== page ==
Betsy Nunez January 22, 2014 at 07:58 AM
Joe you couldn't have said it any better. Not all parents have that luxury and children's education shouldn't pay the price.
Stacey Friedlander January 22, 2014 at 08:20 AM
Gerianne: But are you in the majority?? How many women and men out there have to find quality half day programs at their own cost because of financial obligations and responsibilites (cannot be stay at home parents). THroughout history, children whose parents put in educational time at home and pay high costs to send to private have always been at the advantage, but it's NOT the majority. Statistics here in NJ indicated quite the opposite. Our educational system, especially at the elementary level lays the key foundations skills that ALL children need but not all can attain EQUALLY because our state does NOT mandate full day K. It's evident in half day and full day programs as there are many who come in prepared based on preschool experiences, and many who have had nothing but day care or not at all. This fight is may not be for YOUR child, it's for all those out there, and there are many in Bridgewater-Raritan, who need equality in education and make our schools even better than they already are. So many families have NO quality care for their children because it's unreachable and unaffordable based on their socio economic status. It's an important issue to support if not for your own child, but for those who need this. Support our district and families for the future of our schools. Simple as that.
algl66 January 22, 2014 at 08:58 AM
As an early education consultant and grandmother I can attest to the gaps in the experiences and educational opportunities missed by those children in a half day program. My grandson is not getting science or much social studies. Equally important is the lack of time to explore learning centers and interact and socialize which are key learning times for these children developmentally. Math and literacy are important but they are just a part of what children should be learning at this time. I am confused by NJ' s support of a longer school day for all other children but not these children who are at the peak of their learning curve!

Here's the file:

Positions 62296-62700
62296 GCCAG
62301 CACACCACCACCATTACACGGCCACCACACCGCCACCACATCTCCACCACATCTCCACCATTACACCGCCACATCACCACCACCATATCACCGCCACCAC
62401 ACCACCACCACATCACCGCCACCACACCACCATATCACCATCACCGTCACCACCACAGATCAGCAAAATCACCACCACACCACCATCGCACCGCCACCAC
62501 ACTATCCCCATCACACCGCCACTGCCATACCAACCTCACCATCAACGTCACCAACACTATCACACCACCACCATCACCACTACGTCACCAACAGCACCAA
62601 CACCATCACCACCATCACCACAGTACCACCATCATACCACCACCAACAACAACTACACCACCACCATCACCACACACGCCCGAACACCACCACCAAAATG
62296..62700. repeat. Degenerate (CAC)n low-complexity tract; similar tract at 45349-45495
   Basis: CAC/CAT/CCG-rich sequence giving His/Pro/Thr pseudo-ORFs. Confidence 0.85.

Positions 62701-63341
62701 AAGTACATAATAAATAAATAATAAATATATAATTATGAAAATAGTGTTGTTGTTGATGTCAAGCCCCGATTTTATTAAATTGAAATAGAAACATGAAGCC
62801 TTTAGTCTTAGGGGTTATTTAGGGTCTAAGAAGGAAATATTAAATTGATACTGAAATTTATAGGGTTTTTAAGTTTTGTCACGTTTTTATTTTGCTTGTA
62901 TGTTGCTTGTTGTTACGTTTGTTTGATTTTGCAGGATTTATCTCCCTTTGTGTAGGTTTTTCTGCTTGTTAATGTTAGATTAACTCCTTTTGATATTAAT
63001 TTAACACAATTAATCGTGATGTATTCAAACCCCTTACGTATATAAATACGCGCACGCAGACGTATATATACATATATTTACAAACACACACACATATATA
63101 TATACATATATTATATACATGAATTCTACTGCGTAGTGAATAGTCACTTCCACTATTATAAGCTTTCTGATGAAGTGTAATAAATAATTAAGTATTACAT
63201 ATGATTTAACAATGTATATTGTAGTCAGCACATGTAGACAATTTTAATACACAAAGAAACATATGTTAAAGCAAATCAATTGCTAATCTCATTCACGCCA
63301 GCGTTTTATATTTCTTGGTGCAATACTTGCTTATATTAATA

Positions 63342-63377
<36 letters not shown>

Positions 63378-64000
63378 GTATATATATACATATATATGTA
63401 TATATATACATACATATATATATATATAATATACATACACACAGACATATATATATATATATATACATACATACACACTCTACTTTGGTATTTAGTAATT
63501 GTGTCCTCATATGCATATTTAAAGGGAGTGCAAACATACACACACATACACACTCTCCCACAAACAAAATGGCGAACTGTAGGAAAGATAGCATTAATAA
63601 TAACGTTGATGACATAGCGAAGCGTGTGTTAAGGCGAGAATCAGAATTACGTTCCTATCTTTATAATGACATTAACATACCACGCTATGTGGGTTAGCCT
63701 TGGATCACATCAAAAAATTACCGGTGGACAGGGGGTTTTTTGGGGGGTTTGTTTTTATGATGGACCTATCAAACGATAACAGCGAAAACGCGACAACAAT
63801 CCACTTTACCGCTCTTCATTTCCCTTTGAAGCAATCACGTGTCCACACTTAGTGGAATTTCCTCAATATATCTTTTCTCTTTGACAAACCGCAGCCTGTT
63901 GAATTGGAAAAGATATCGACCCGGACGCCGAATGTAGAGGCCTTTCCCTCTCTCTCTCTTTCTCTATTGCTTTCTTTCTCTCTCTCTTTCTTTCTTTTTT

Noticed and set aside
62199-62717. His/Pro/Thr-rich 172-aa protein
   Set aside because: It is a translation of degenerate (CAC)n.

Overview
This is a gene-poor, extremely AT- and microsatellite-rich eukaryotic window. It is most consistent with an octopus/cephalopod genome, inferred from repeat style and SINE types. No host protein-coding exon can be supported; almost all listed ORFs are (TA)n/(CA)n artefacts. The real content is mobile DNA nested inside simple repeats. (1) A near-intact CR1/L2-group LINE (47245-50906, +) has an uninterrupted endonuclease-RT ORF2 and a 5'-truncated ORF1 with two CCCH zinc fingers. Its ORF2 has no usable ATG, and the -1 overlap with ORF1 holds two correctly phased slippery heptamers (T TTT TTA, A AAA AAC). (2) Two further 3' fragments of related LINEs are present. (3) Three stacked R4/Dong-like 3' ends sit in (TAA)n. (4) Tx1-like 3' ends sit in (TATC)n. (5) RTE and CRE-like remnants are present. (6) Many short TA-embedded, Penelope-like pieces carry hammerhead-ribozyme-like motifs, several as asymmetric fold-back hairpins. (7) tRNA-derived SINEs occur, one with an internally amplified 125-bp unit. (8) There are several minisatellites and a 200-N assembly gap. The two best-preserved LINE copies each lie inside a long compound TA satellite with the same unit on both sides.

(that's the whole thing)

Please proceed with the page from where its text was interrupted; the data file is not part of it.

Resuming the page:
Jane Whalen January 22, 2014 at 10:30 AM
Who will be paying for the additional teacher & school expenses for full-day kindergarten? The already overburdened taxpayers? Or, will the teachers & school district staff be willing to forgo the extra salary, pension & health care costs for the benefit of our youngsters?
Stacey Friedlander January 22, 2014 at 10:33 AM
Jane - Jane - if you read up on districts who have recently moved to full day K here in Somerset County, the increase in tax per household was less than $25 a year (average). I'd be happy to shell that out! If you come to a BOE meeting to hear discussion over this issue, they can confirm through research that the increased tax is minimal for an overwhelming MAXIMUM result.
Stacey Friedlander January 22, 2014 at 10:38 AM